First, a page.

Turning XML weather feeds into cusom content on your website
Gothamist is not only a weather geek, but pretty much just a geek in general. Finding ourselves putting together a custom weather feed for a website at 3am made us think, "Surely we're not the only ones who would go to such lengths to feed our weather demons." So out on a limb we go. Only the true geek should continue on. Previously we mentioned the ability to add weather sitckers to your website in order to provide your visitors with grossly branded weather content (usually just pathetically designed). But if you want to have more control over both the information you provide to your visitors as well as how it is displayed, then truly... you're a geek. We love you.

Several sites offer paid services to get custom weather feeds, but we're going to focus on a couple of free offerings. Both the National Weather Service and the trustyWeather Channel offer XML feeds on their site for the location of your choice. We're not going to go into what XML is in this discussion, but it opens up the door to alot of neat things you can do with the information. When you are coding your website, whether you are using Perl, PHP, or blogging with Moveable Type, you provide the a request for the feed and you get back an XML document that contains the information you requested. Weather.com gives you access to current conditions, up to a 10 day forecast, images, all of the general information you'd expect, and additional stuff like "feels like temperature", UV index, wind, visibility, sunrise, sunset, precipitation probablities, and a bunch more. You specifiy what information you want in your request for the XML document, then use your programming language's functions in order to parse out the information you want.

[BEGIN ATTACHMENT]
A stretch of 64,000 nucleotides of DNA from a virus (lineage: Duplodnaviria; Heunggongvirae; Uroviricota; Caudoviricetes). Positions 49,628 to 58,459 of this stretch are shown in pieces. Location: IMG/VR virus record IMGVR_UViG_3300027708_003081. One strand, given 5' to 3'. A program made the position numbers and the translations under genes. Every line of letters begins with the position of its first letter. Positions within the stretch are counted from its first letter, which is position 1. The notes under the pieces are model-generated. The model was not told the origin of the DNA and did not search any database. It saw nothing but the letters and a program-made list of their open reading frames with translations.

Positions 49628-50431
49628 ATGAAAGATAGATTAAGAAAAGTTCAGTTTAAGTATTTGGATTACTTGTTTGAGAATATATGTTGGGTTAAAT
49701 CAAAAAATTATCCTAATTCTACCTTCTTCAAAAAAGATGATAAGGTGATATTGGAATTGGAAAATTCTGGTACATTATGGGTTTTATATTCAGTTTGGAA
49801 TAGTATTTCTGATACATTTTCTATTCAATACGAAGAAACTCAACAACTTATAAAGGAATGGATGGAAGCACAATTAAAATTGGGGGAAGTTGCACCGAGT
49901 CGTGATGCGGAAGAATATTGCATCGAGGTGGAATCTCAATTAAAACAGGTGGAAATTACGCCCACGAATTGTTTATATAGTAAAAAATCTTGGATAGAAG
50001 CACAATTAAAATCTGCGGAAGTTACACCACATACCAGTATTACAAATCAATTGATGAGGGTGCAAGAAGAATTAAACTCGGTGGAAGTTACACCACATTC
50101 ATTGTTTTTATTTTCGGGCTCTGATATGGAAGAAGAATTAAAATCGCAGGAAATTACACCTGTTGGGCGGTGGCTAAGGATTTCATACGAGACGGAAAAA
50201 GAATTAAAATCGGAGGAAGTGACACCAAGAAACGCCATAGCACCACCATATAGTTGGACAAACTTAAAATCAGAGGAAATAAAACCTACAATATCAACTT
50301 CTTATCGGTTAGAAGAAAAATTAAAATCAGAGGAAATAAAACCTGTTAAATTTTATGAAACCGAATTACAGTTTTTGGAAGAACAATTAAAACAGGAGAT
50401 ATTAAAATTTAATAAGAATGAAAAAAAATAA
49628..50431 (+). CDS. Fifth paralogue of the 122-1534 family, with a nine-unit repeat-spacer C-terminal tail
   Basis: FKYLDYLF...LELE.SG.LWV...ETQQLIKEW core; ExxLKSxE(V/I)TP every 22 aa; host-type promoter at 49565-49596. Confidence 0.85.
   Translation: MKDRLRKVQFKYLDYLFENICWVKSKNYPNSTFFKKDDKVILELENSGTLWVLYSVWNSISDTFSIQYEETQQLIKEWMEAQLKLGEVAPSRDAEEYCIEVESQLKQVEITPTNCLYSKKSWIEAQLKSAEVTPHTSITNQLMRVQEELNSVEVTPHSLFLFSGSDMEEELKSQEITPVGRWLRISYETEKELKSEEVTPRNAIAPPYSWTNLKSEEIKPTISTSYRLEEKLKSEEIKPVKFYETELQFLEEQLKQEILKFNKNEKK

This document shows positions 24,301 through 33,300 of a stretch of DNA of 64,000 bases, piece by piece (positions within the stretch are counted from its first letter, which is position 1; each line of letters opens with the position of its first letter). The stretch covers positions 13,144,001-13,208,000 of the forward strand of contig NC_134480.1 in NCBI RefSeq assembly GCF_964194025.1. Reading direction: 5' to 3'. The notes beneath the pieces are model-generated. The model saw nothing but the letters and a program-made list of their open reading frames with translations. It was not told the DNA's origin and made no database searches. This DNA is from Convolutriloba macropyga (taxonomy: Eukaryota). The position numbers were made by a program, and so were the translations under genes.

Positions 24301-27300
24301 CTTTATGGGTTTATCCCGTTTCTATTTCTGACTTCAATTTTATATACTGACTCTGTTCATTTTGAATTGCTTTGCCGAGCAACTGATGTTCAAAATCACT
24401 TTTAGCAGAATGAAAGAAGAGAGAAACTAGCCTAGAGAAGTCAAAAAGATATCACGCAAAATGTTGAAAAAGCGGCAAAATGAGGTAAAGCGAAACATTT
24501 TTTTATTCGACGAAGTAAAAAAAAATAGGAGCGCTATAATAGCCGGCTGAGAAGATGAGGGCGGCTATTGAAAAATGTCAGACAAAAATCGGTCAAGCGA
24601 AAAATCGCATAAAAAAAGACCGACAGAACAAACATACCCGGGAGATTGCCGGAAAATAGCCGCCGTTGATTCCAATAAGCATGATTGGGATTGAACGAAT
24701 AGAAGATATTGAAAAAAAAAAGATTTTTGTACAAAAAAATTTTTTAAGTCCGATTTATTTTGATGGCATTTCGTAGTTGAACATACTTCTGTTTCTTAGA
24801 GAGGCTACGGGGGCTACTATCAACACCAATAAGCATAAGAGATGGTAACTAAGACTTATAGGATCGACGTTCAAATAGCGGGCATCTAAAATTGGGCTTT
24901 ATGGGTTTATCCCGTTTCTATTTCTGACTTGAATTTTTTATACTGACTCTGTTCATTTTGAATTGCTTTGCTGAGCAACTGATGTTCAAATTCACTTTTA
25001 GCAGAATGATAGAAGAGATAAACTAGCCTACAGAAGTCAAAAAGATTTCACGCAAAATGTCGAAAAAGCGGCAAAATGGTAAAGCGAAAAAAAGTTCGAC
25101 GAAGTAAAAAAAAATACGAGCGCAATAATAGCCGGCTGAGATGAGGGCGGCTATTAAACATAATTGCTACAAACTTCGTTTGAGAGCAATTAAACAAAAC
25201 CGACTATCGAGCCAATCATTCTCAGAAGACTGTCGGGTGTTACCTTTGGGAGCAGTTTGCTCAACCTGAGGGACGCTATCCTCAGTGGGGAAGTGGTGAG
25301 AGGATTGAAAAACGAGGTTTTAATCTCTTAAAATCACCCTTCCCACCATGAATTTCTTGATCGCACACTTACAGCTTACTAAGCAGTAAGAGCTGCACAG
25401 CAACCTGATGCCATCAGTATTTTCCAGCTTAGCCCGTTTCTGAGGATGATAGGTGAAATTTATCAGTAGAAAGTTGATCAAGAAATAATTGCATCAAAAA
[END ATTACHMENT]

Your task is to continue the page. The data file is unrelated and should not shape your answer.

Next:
PHP has a class package for obtaining XML weather information as well as several straight XML and feed-based parsing classes. Perl also has several XML modules for parsing this information as well as specific weather modules including Weather::Underground, which fetches weather information from the information-rich website WeatherUnderground (they make the name so very obvious) and you can get weather on your blog with a couple of easy MT tags. You could also use the MTPugin GetXML to parse your weather feeds manually. You see where we are going with this? There's about a million ways you can truly nerd-out and get customized weather on your website. Or in any application really.

One other way to go if you want to dive in and go for the whole mama... we're talking, "Hey, I wan't to run my own weather website!", then you'll definitely want to look at HamWeather. Ham Weather provides you with the tools to run your own weather site (as in depth, or basic as you wish). They have a PHP, ASP, or Perl version available so whatever yoru skillset, you're covered. In addition, each version has a library of plugins that you can use to enhance the product further to include moon information. measurement conversions, distances, images, the list goes on and on. It's been around for a while and has really shown itself to be a superior weather product. The kicker? It's free. All they ask for is a link in return. If you don't want to give them credit, you can pay a $75 fee. Still...

That said, we should point out that some sites (especially commercial ones like The Weather Channel) have some rules about how you you can use and display their information. It's pretty rudimentary and a small price to pay for free content in our opinion. Besides, why not pimp out the weather geekness. Weather geek is mad chic. Um.... yo.